When is it Just Too Hot Outside to Run?

Is it safe to run outside under soaring temperatures and high humidity? Or should we give ourselves a break? 

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Singapore’s running scene is heating up these days, quite literally. The period between late March and late September will definitely not be a breeze for outdoor runners. With the average temperature ranging from 33 – 34 °C daily, we can expect our sweat glands to work overtime. While we’re sure that die-hard runners won’t get discouraged by burning pavements, we can’t help but wonder when it is just too hot outside to run.

When the Wet Bulb Globe Temperature is All Black

The Wet Bulb Globe Temperature (WBGT), also known as the more sophisticated, well-rounded friend of the thermometer, measures heat stress by taking into account the relative humidity, ambient temperature, wind, and solar radiation. WBGT has been used by professional athletes and military personnel globally to determine appropriate work-to-rest ratios, the number of water breaks needed and length of practice when doing exercise under strong heat. You can calculate heat stress using WBGT calculator.

WBGT shows 4 different heat categories: green (WBGT index under 29.4 °C), yellow (WBGT index between 29.4 – 31.0 °C), red (WBGT index between 31.1 – 32.2 °C), black (WBGT index above 32.2 °C).

When the heat category shifts from green to yellow, it’s recommended to take at least three breaks with a minimum duration of four minutes for each hour of exercise.

Outdoor activity should be capped at a maximum of two hours when the WBGT index is in the red category.

When the WBGT index falls into the black zone, kick off your sneakers and chill at home or whichever cool, sheltered place you may prefer.

Bear in mind that body mass, sex and the intensity of exercise also play a role in determining one’s heat tolerance. Essentially, there’s no hard and fast rule as to when it is just too hot to run outdoors. But, when the temperature outside soars higher than our body temperature, there’s a good chance that we’re better off staying indoors.

When You’re Feeling the Burn

And not in a good way - but in a spasm-inducing, life-threatening way.  When we exercise, our muscles generate heat. As a result, we sweat. Our bodies cool down as our sweat evaporates.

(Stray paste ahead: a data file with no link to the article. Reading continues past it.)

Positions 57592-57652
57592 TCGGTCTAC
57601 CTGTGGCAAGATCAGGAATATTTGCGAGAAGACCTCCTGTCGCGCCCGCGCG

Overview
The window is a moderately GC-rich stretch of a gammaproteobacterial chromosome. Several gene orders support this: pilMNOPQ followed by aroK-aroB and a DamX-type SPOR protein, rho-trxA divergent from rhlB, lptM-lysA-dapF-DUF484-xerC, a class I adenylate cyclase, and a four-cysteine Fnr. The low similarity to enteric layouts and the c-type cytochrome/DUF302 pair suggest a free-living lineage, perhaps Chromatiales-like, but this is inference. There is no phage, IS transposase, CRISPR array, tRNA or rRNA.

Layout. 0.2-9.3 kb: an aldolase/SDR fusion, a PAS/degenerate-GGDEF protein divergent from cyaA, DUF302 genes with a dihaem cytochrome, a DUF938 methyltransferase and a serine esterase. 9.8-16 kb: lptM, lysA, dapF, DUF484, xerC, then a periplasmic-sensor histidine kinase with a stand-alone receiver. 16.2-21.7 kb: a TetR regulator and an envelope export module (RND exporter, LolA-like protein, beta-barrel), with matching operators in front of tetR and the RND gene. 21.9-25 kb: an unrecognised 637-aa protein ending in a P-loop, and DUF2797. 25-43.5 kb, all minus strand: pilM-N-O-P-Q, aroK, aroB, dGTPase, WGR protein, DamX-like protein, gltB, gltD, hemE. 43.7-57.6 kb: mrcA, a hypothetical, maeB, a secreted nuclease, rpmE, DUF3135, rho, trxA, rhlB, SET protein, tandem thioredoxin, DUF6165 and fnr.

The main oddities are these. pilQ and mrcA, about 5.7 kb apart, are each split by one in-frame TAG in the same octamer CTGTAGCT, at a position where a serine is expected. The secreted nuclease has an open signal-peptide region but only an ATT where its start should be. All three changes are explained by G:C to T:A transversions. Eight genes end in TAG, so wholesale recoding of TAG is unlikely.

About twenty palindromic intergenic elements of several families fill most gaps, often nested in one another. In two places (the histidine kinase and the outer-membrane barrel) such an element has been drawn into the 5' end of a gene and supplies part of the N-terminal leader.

On a particularly infernal day, on top of the heat produced by our bodies, we also gain some from solar radiation. The high humidity is especially tough on our bodies because it prevents sweat from evaporating since there is too much water in the air.  What can our bodies do?

This is when the problems begin. Our bodies’ failure to regulate temperature can cause different heat injuries. For one, we may get heat cramps around our thighs, calves and abdomens due to excessive sweating as our bodies try to lose heat quickly. 

Heat exhaustion is another common injury. Headaches, dizziness and profuse sweating are just some of the symptoms.

And the worst possibility: a heat stroke. It happens when the body temperature rises above 41 °C and the body stops sweating. Without proper and immediate medical care, one can lapse into a coma and die within minutes. Don’t say we didn’t warn you.

To prevent heat injuries, we must keep ourselves sufficiently hydrated. It’s recommended to drink about 500 ml half an hour before exercise and 250 - 500 ml every half an hour during exercise.

While some of us may dread going on a weighing scale, this is one of the few times that the weighing scale is our best friend. You should weigh yourself before and after exercise.

For every one kilogram lost during exercise, the body has lost approximately one litre of fluid, and we should replace it by drinking 1.5 times the fluid lost. It’s also important to wear loose and breathable clothing to prevent heat build-up around the body.

When You Haven’t Done Enough Prep

By the time you get to this part of the article, you probably don’t feel like running in the heat anymore. And you’re not alone. Even some running pros like Kara Goucher and Shalene Flanagan dread running in hot weather. But at the same time, these pros have shown us that running under the blazing sun can be done with enough preparation.

Our bodies have a self-adjusting mechanism. With rising temperatures in Singapore, it’s best to let our bodies acclimatise to the hot weather. Instead of going all out on the field, go slow and easy for about 7 - 10 days to ease our bodies into the new environment.

And of course, the old but gold saying “workout starts in the kitchen” applies here too. To prepare for running in hot weather, we should bid goodbye to that large plate of salted fish fried rice or Double McSpicy for a while. Heavy meals can add extra heat to the body. Alcohol and caffeinated drinks are a no-go either. They can cause dehydration and increase the risk of heat injuries.

"But, when the temperature outside soars higher than our body temperature, there’s a good chance that we’re better off staying indoors."

As uncomfortable as it may be, running in the hot and humid Singapore weather can be accomplished. There are some guidelines advising the best practices to run in the heat. But most importantly, to determine when it is too hot to run outside, listen to your body.


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LIV3LY Editor
LIV3LY Editor

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